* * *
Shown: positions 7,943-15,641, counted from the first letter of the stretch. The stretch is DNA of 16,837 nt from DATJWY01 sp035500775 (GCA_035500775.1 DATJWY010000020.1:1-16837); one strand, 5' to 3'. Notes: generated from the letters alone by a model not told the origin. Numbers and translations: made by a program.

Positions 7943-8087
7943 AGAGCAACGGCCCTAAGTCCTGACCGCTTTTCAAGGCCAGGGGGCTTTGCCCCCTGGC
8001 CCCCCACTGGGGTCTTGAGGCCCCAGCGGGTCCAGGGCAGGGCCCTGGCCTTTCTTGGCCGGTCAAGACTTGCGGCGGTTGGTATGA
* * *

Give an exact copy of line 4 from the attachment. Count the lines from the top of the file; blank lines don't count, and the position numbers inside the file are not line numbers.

8001 CCCCCACTGGGGTCTTGAGGCCCCAGCGGGTCCAGGGCAGGGCCCTGGCCTTTCTTGGCCGGTCAAGACTTGCGGCGGTTGGTATGA